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Iowa's Sesquicentennial

Red ball iconIowa's Sesquicentennial

by Jean Cutler Prior


In 1996 Iowa celebrated 150 years of statehood. Sesquicentennials are historical milestones, and comparisons between "then" and "now" are inevitable. Geological perspectives on 150 years of human history may seem like a mismatch of time scales. People tend to think of the landscape as a permanent, unchanging feature of our lives, with modifications during such a geologically brief span of time as being almost insignificant -- but that is not true. Geologists recognize that Iowa's floodplains, hillslopes, gullies, and karst regions are dynamic, naturally changing portions of today's landscape. People, however, are also part of the landscape, and their mechanized earth-moving ability also makes them a major force altering the land surface.


Photo by George Hallberg.


In just 150 years, people have imprinted a variety of cultural patterns across the state's terrain. Glacial boulders stranded in Iowa thousands of years ago have been moved by generations of farmers from fields to fence rows (photo above). Plows and planters annually turn over the upper few inches of most of rural Iowa, loosening the soil in furrows to the forces of wind and rain. A grid of roads intersecting on one-mile squares helps us navigate the countryside. Hay is mowed and bailed, seasonally scoring Iowa's hillslopes with intricate webbed patterns (photo below). Dams and levees regulate the flow of water through the state's lowlands, while artificial ponds and reservoirs hold water in place among the rolling hills. Terraces are bulldozed into place across the steeper hillsides to slow the loss of soil and moisture from the land. Meandering river channels have been straightened and confined between narrow embankments, forcing rivers to erode deeper courses, in turn lowering local water tables and draining adjacent wetland. Miles of clay tiles and plastic tubing have been laid beneath acres of landscape to redirect infiltrating rainwater and hasten drying of the land surface. Deposits of non-renewable minerals, stone, sand and gravel that were geologically stored for thousands or millions of years have been mined and quarried from the earth. Urban lands are excavated and rearranged to suit builders and conform to legal regulations. The leftovers of our daily lives are buried in landfills. And the quality of one of our most basic needs -- the drinking water supplied by underground geologic strata -- can be compromised by this human activity, sometimes in unexpected ways and over long periods of time. In few other states having rural, dispersed populations does the impact of 150 years of human activity dominate the landscape as completely as it does here in Iowa.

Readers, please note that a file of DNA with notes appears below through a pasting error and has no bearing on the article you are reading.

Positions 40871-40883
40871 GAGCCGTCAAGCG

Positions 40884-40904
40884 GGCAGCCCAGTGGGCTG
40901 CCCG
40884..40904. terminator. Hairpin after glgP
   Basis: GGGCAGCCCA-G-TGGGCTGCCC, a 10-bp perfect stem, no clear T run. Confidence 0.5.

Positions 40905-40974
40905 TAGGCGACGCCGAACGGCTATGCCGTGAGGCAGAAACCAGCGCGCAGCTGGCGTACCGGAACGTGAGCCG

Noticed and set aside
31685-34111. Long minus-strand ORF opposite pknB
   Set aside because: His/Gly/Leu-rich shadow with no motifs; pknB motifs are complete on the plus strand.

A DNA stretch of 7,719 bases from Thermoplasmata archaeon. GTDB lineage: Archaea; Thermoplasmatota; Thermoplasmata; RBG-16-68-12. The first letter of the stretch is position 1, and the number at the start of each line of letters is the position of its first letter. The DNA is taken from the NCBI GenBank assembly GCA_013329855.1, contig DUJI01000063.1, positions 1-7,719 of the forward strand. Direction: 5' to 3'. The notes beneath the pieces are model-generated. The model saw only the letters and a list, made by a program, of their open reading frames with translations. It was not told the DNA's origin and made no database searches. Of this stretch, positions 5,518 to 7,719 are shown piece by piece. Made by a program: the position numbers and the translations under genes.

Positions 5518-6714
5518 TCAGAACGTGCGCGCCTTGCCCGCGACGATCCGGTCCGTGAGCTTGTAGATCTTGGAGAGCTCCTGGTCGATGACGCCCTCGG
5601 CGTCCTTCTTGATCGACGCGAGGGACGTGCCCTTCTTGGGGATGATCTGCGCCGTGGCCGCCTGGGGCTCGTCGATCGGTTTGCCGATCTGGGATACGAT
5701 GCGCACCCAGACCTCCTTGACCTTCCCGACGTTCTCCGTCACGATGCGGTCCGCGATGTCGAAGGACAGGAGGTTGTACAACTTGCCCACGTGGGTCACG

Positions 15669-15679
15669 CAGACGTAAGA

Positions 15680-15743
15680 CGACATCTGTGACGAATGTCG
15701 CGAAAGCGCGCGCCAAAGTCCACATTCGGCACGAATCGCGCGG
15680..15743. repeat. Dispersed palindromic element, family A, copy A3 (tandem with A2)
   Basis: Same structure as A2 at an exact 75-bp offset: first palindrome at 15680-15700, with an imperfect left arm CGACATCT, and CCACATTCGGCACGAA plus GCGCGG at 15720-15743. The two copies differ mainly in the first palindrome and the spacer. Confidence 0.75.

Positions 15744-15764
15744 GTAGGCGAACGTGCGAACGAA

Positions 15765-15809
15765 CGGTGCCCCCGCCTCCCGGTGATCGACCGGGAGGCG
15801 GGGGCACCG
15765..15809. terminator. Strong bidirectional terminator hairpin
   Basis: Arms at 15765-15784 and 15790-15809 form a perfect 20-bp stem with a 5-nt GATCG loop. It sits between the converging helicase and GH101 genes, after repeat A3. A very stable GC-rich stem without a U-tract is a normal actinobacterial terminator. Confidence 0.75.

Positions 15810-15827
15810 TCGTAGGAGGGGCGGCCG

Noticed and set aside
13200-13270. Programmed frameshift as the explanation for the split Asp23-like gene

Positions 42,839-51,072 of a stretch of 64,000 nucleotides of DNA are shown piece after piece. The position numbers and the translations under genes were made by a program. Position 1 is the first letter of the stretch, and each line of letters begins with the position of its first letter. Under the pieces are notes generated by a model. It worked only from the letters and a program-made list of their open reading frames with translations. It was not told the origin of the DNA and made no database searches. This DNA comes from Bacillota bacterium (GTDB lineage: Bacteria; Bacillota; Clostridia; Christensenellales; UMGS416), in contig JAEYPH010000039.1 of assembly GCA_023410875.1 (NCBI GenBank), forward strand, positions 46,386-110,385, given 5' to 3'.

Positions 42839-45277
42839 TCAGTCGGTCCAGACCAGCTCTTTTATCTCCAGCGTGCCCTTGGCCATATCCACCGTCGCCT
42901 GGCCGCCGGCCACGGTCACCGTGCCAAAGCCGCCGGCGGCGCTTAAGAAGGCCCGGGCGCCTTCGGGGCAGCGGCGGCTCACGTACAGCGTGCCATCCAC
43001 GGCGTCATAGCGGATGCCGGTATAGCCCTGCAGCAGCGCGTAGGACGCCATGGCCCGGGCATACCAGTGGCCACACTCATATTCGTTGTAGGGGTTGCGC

Photo by Drake Hokanson.


Adapted from Iowa Geology 1995, Iowa Department of Natural Resources